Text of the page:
CHICAGO — Chronic hepatitis C virus-infected patients treated with a sofosbuvir-based regimen showed a reduced number of liver disease complications, compared with patients receiving other treatments, according to research presented at Digestive Disease Week 2014.
Sammy Saab, MD, MPH, AGAF, of UCLA Medical Center, and colleagues used a decision-analytic Markov model to compare health outcomes among chronic hepatitis C virus (HCV) patients with genotypes 1 to 4 who received a combination of sofosbuvir (SOF; Sovaldi, Gilead Sciences) and other therapies with HCV patients who did not. Outcome measures included complications resulting in mortality, liver transplantation, compensated cirrhosis, decompensated cirrhosis and hepatocellular carcinoma.
The researchers compared genotype (GT)-1 patients who received SOF plus pegylated-interferon and ribavirin (PegIFN/RBV) for 12 weeks vs. PegIFN/RBV, boceprevir plus PegIFN/RBV or telaprevir and PegIFN/RBV for 24 to 48 weeks. Comparisons for GT-2 patients were made between those assigned SOF with RBV for 12 weeks compared with PegIFN/RBV for 24 to 48 weeks. In GT-3 patients, evaluations included those assigned SOF plus RBV for 24 weeks vs. PegIFN/RBV for 24 to 48 weeks. GT-4 patients were assigned SOF and PegIFN/RBV and compared with PegIFN/RBV.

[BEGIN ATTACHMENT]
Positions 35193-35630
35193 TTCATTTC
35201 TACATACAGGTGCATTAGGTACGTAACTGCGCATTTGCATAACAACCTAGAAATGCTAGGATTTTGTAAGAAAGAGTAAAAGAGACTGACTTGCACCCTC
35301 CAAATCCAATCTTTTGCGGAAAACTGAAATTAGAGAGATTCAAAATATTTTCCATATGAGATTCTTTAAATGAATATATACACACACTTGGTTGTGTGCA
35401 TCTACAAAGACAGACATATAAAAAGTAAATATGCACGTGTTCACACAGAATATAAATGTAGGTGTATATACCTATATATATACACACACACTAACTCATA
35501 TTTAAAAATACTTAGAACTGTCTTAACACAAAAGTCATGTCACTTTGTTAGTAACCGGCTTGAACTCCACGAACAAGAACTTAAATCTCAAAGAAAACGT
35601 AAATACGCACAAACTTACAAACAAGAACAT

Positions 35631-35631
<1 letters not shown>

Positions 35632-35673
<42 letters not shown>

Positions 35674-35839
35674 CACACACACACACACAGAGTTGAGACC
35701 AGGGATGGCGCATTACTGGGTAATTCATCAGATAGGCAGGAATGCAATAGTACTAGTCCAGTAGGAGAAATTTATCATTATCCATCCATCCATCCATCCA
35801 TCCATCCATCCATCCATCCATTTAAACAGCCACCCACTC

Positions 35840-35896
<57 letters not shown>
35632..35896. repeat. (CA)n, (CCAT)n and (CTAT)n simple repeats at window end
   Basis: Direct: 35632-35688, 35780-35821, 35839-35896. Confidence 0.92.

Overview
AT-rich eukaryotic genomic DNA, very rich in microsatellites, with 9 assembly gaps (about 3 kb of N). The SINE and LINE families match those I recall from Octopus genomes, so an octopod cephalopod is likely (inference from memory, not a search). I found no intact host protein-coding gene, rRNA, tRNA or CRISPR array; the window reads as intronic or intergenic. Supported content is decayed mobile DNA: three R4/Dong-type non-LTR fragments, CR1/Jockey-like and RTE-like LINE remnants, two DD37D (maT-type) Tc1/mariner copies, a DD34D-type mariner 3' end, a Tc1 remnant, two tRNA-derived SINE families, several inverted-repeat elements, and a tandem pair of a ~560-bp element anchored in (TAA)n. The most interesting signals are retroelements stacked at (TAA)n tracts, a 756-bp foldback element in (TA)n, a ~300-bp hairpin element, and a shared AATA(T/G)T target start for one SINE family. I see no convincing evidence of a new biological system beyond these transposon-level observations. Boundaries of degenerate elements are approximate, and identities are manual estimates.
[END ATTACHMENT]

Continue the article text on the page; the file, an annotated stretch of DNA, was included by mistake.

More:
Patients who were treated with SOF displayed reductions of at least 30% in the incidence of liver disease complications compared with those did not receive SOF. In the GT-1 group, reductions were between 31% and 78%; reductions ranged up to 93% in the GT-2 group; and declines reached 87% among GT-3 patients. A 76% decrease in complications was observed among GT-4 patients.
“Sofosbuvir-based therapy is considered dominant in terms of efficacy and lower costs,” Saab said at the conference.
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Saab S. #474. Presented at: Digestive Disease Week 2014; May 3-6; Chicago.
Disclosure: The researchers report numerous relevant financial disclosures.